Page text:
Archives for posts with tag: inspiration

Dear doctoral supervisor,

“I was blissfully unaware how long it would take me to write up. To be honest I would have preferred a more clear marker from my supervisor, or from the department, saying stop doing experiments now and write! I was expecting someone to say when I had enough data, because I never felt I did, so instead I kept going much longer than I needed in the lab because I didn’t know how much was enough. I feel pretty annoyed about that.”

FullSizeRender.jpgIt’s 246 days ‪until the 31st of October. I mention this date as we have around 1100 third year doctoral students whose theses are due on that date*. With 8 months to go, now is a perfect time to make sure that your thesis writers know it’s time to spend some time each week — an hour a day, every day? — writing. Read the rest of this entry »

o-new-years-resolutions-facebookHappy New Year to everyone from the Think Ahead Team!

New Year is the time when many of us make those New Year resolutions. We aspire to put things in place to be better versions of ourselves, be it to start that diet (…again!), do more exercise so sign up to a gym, stop drinking/smoking, save money…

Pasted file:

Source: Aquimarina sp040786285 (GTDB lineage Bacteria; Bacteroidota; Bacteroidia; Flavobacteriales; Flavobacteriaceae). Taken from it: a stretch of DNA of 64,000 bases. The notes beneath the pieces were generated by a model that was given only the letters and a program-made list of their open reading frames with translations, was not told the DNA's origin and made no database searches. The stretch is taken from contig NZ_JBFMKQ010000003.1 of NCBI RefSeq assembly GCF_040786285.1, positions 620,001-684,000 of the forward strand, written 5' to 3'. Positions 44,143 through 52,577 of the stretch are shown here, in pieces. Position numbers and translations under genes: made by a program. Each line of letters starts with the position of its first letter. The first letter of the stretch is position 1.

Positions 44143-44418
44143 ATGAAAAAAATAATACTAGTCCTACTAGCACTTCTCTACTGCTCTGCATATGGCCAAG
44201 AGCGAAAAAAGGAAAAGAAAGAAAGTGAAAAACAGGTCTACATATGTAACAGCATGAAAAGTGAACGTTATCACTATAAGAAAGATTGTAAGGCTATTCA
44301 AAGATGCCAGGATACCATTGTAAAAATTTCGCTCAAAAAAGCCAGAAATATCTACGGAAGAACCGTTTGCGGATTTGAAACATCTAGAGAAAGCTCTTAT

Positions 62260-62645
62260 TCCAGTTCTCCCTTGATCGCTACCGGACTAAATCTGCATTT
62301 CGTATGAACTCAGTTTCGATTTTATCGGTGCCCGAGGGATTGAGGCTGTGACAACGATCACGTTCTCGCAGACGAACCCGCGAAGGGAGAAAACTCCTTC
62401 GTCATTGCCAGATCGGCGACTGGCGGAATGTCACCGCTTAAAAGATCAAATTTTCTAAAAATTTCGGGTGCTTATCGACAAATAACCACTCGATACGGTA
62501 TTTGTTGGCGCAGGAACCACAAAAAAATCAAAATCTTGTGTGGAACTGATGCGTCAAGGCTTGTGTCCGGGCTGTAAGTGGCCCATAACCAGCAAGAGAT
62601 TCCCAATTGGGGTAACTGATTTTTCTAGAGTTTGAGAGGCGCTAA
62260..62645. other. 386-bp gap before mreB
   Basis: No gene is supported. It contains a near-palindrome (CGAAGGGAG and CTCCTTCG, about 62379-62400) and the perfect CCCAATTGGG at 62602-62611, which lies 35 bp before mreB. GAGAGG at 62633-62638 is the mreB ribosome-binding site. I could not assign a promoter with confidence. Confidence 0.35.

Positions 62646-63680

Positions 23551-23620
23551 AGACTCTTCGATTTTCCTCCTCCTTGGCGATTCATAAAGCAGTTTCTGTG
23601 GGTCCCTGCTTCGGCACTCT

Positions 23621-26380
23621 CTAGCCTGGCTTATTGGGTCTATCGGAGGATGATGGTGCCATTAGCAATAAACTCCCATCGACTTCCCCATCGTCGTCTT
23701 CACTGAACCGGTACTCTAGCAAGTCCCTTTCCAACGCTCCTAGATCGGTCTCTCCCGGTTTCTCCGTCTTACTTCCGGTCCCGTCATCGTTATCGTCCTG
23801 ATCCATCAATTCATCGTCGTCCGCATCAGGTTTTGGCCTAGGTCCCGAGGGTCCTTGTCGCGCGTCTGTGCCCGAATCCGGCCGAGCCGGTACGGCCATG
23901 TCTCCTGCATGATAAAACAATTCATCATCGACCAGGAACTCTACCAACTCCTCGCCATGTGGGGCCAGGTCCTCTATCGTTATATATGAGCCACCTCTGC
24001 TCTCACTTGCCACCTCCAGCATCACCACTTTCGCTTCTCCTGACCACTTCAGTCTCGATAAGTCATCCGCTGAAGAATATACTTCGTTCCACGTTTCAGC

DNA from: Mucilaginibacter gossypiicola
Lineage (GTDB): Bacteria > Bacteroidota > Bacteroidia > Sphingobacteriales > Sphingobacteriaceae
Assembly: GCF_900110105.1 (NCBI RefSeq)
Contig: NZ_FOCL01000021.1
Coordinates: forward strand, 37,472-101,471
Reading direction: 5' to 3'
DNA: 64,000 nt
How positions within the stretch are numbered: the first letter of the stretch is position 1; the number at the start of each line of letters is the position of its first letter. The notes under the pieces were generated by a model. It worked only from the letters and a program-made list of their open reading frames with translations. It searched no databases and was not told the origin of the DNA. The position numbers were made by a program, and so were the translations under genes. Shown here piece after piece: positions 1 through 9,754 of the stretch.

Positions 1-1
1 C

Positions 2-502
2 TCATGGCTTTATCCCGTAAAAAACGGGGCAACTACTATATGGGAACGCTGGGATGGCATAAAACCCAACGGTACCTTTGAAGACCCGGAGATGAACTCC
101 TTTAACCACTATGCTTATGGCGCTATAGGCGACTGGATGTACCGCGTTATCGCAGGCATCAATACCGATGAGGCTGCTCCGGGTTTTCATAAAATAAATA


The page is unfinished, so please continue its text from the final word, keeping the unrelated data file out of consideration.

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As I am just back from holiday after several weeks away, I realise that I have been thinking a lot about how researchers get inspired for their work. When you ask young researchers what they do to foster their research inspiration and creativity, they usually start by responding that before being able to be creative, they need to know enough, need to have read enough. They may say that they get inspired by attending conferences or by meeting other researchers.

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How do we get our research inspiration? How can we be creative as researchers? These are vast questions. What strikes me is that rarely will people start by saying that for them to be inspired or creative in their research, they just need time to think. In some ways, ‘time to think’ may seem an oxymoron in the academic context. Isn’t it what researchers do all day, isn’t it their job to think? Of course you do think all day when you are doing research, but the question remains of how you can sustain inspiration and creativity in the manner you pursue your research. I have just started reading a very interesting book called Bite: Recipes for remarkable research (Eds. A. Williams, D. Jones & J. Robertson from Sense Publishers), which presents lots of examples or as they are called in the book recipes about fostering and sustaining our inspiration and creativity as we work alone or collaboratively. It would be interesting to hear from you which of these recipes work for you.

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